in the bargain. Here's how to emulate that exotic infrared look digitally:




You can start with a scan of any color slide, print, or negative you've
shot with your film camera or, even easier, with a color file from your digital
camera. If you're starting with a print, negative, or slide, scan it in
RGB color mode. Once you've got the digital file, open it in Adobe Photoshop
CS (or some earlier versions) to follow the steps outlined here. You can also
achieve the effect with Adobe Elements 2 or other advanced image-editing programs,
but the names of some tools or dialog boxes may be slightly different. Always
work on a copy to preserve your original scan. In fact, with this technique,
it is a good idea to make two or three copies in order to try different settings
in search of the effect you like best. Just follow these steps and you'll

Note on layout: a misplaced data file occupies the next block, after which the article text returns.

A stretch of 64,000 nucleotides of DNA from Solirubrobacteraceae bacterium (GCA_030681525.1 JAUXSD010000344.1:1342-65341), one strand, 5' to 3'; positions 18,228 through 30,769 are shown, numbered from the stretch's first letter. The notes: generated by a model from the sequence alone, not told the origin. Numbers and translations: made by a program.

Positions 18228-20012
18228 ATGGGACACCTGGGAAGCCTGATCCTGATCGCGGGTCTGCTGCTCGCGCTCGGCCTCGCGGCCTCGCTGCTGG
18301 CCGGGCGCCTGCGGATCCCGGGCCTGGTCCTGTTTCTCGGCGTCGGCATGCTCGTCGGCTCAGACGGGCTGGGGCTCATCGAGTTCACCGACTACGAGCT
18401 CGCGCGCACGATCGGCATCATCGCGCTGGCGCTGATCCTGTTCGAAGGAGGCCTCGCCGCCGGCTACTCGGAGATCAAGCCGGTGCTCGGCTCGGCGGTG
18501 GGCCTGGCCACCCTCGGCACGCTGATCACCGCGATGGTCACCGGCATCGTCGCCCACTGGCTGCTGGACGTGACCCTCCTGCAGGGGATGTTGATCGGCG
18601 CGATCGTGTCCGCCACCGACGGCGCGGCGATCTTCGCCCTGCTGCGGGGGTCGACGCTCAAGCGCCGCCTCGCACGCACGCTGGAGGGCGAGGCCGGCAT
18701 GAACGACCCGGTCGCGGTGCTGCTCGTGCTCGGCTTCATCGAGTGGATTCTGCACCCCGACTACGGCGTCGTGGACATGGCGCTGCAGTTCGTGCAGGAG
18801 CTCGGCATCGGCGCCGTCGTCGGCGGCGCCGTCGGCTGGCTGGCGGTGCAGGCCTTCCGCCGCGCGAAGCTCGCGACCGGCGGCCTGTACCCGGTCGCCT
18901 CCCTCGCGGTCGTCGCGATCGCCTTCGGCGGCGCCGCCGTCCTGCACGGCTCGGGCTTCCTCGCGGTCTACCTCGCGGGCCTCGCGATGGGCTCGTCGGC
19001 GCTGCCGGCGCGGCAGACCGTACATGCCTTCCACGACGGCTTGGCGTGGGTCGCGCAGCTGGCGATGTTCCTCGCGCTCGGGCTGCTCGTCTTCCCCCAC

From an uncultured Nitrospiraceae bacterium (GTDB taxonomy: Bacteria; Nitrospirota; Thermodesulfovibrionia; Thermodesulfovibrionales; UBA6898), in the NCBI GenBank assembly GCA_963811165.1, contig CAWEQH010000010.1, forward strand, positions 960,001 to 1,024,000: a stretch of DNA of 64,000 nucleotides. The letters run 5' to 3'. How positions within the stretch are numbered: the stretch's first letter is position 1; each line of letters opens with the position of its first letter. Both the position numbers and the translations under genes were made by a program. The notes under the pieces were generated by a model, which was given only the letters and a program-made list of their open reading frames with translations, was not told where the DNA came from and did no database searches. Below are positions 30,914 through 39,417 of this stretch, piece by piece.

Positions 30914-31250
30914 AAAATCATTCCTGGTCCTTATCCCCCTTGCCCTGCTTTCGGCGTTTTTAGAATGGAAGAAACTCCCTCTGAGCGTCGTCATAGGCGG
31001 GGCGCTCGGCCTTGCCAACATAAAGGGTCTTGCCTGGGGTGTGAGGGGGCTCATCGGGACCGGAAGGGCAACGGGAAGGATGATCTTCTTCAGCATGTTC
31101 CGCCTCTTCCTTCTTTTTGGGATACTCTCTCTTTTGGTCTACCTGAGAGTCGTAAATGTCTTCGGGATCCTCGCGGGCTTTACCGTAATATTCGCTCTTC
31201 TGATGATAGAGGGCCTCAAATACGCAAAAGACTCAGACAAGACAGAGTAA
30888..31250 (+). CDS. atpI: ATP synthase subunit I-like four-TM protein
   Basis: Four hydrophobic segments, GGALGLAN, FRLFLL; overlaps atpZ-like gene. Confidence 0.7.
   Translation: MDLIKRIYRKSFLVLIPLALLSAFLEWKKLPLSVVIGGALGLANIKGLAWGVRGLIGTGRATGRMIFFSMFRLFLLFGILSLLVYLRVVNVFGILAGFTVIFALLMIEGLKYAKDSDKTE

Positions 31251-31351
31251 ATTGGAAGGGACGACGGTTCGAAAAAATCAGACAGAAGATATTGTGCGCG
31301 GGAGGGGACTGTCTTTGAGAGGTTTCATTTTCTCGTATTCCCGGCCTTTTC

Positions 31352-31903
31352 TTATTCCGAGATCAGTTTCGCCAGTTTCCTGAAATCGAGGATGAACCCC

be on your way to easy IR.

1.
I began with this original color file shot in Raw mode with a
Canon Digital Rebel 6-megapixel digital SLR with a Canon 18-55mm
lens at 55mm (equivalent to a 90mm lens in 35mm format). File
size: 18MB. (Model: Riley Messina.)

...

 |  Aug 29, 2006  |  0 comments

Look at the Future


By Ron Leach, Publisher

A leading software company and a respected market research/consulting firm
recently shared their vision on upcoming technological developments, market
trends, and anticipated consumer behavior that will influence the future of
digital photography. Corel Corporation's software solutionsa...